To the Editor:
A major task of psychological science is to explain behavioral variance, often by determining the extent to which observed behavior can be attributed to internal variables such as individual differences, to external situation-based variables, and to their interaction. A major difference between personality and social psychologists lies primarily in their emphasis on dispositional versus situational variables; rarely do they disagree on endorsing the inevitable interaction between them. My own research has involved the study of both social and personality factors in such varied areas as shyness, time perspective, hypnotizability, political behavior, and prisons.
In my book, The Lucifer Effect: Understanding How Good People Turn Evil (Random House, 2007), I make explicit that any analysis of complex human behavior demands a tri-part focus — for example: “What I learned from the SPE [Stanford Prison Experiment] paradigm about investigating institutional abuses is the need to evaluate various factors (dispositional, situational, and systemic) that lead to the behavioral outcomes we want to understand” (p. 330). Further, I make explicit that “people and situations are usually in a state of dynamic interaction” (p. 8).
I never stated that “the situation trumps individual dispositions,” nor did I offer a “purely situational” explanation, nor ever assert there are “no bad apples.” It was the APS book reviewer who simplified and distorted my position by declaring, “The main argument in The Lucifer Effect is that there are no bad apples, only bad barrels. That is Zimbardo’s metaphor for the power of the situation to trump individual differences” (Herbert, 2007).
Rather, I presented an alternative to the “purely dispositional” conclusion that is common among the public, many psychologists, and in this case, the military and Bush administration civilian command (“it was just a few bad apples responsible for the Abu Ghraib abuses”). Instead, I present extended evidence why situational and especially systemic factors must also be taken into account. When understanding behavior in the real world, beyond our laboratories or classroom surveys and personality scale data collection, it is essential to begin with a systems level of top-down analysis because that is where the real power lies, along with the leverage to change situations and also person-perpetrators in those situations.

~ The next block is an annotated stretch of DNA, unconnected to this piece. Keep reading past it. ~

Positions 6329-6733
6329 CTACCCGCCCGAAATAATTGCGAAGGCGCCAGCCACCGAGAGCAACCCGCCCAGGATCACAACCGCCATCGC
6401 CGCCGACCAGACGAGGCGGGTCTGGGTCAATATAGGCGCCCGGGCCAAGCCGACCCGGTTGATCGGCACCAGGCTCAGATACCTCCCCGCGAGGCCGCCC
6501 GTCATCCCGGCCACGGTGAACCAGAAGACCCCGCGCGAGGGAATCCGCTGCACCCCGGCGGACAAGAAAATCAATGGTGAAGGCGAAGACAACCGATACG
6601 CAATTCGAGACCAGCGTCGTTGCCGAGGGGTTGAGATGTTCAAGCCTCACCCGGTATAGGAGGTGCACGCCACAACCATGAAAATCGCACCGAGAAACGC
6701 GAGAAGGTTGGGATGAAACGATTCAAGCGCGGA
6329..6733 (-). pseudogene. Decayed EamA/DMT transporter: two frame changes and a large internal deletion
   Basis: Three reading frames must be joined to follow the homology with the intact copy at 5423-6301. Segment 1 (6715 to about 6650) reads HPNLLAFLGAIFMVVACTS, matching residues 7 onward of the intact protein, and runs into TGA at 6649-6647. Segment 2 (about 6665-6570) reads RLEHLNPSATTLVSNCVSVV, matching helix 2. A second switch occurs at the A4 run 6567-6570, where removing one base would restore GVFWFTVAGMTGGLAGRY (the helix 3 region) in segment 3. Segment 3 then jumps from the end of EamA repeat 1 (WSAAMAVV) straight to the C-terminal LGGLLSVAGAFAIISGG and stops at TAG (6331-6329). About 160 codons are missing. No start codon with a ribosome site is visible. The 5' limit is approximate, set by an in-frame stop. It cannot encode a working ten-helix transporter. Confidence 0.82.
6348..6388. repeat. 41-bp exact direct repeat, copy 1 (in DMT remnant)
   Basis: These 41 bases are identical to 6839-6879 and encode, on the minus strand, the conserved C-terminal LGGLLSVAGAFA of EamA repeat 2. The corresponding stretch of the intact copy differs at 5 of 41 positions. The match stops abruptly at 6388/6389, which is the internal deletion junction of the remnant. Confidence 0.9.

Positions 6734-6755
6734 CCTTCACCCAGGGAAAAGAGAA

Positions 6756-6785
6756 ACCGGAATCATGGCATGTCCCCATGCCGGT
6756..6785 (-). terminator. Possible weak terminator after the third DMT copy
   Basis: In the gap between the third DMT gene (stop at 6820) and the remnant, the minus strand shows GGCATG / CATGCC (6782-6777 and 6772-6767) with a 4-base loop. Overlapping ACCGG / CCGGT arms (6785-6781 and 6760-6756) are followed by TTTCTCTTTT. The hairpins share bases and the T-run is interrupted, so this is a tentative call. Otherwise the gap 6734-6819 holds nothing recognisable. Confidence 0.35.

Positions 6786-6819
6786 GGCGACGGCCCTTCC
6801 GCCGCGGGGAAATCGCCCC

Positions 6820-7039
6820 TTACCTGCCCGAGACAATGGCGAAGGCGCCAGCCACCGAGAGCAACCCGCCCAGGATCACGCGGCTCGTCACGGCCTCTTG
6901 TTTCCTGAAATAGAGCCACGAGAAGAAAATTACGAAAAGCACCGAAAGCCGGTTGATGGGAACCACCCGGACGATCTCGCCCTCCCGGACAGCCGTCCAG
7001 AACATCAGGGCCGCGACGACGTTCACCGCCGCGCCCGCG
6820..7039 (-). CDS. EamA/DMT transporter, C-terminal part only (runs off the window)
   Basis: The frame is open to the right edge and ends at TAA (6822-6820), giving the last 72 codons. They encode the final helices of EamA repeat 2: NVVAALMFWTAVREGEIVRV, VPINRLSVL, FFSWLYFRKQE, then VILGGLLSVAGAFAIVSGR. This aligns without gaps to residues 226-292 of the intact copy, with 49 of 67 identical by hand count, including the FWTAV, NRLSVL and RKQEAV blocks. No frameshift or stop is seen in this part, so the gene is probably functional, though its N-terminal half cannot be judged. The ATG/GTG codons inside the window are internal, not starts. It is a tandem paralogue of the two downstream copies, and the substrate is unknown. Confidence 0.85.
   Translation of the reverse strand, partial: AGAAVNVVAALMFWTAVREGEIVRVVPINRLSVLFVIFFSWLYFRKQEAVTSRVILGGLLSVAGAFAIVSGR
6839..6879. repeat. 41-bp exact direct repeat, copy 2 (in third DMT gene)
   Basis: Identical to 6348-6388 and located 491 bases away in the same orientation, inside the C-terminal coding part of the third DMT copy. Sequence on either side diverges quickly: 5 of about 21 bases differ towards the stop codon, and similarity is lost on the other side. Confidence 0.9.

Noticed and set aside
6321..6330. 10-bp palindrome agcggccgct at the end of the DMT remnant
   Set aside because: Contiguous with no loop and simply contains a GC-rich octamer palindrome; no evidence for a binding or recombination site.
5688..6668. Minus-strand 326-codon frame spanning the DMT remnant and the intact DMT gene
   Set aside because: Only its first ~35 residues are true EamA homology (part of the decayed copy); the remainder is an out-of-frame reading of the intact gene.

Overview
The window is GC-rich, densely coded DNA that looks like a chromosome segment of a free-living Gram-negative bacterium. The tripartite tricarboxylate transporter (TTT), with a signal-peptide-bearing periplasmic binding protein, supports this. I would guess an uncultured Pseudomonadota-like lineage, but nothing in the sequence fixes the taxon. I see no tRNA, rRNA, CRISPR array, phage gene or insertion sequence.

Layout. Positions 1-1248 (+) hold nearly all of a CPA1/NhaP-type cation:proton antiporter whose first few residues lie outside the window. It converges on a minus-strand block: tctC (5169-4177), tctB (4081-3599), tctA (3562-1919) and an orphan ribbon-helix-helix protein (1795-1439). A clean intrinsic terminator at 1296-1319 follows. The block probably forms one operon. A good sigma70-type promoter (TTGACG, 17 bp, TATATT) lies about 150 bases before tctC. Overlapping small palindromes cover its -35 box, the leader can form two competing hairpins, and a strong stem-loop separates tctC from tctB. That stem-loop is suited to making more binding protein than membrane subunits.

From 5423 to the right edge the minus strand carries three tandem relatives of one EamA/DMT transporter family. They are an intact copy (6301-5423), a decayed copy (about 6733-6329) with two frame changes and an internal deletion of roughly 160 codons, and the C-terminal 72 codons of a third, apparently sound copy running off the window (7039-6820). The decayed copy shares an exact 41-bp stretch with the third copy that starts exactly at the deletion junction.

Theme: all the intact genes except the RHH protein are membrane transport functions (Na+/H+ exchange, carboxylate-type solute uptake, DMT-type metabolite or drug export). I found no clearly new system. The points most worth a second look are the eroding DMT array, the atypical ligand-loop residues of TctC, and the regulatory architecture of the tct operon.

I find it deeply distressing that some of my colleagues would take the (mis)interpretation stated in a book review as the basis to accuse me of “distorting the scientific evidence.” To the contrary, as an expert defense witness for the MP in charge of Tier 1A night shift (where the abuses occurred), I have done extensive research on the people and events at Abu Ghraib, and all the sources are well documented in my book (I especially want to note my detailed analyses of the various investigative reports). Thus, my conclusions are not abstract conceptual ones, as these critics assert, but are based on the best available evidence that highlights the role of specific environmental risk factors in contributing to these abuses. The central issue is not the relative predictive power of person versus situation, rather it is the typical underestimation of situational factors and “channel factors” that lead to erroneous predictions and misattributions of behavior whenever such external factors are operating.
I hope that a careful reading of what I actually say in The Lucifer Effect, and not merely the allegations of a book reviewer, will defuse some of the alarm that these colleagues have about both my scientific integrity and my messages to the general public. Regardless of their reaction to this reply and to the more extended one to be found on my web site (www.luciferEffect.com), I will continue my lifelong mission of trying to give to the American and international public what I consider to be sound psychological science.
Dr. Zimbardo makes a good point. My 800-word review did oversimplify his 500-page book, perhaps inevitably so. And my paraphrase (“the situation trumps individual differences”) was not quite accurate. He wrote instead: “A large body of evidence in social psychology supports the concept that situational power triumphs over individual power in given contexts.” I wish now that I had used the word “triumphs” rather than “trumps” and added “in given contexts” to make clear Dr. Zimbardo’s interactionist position.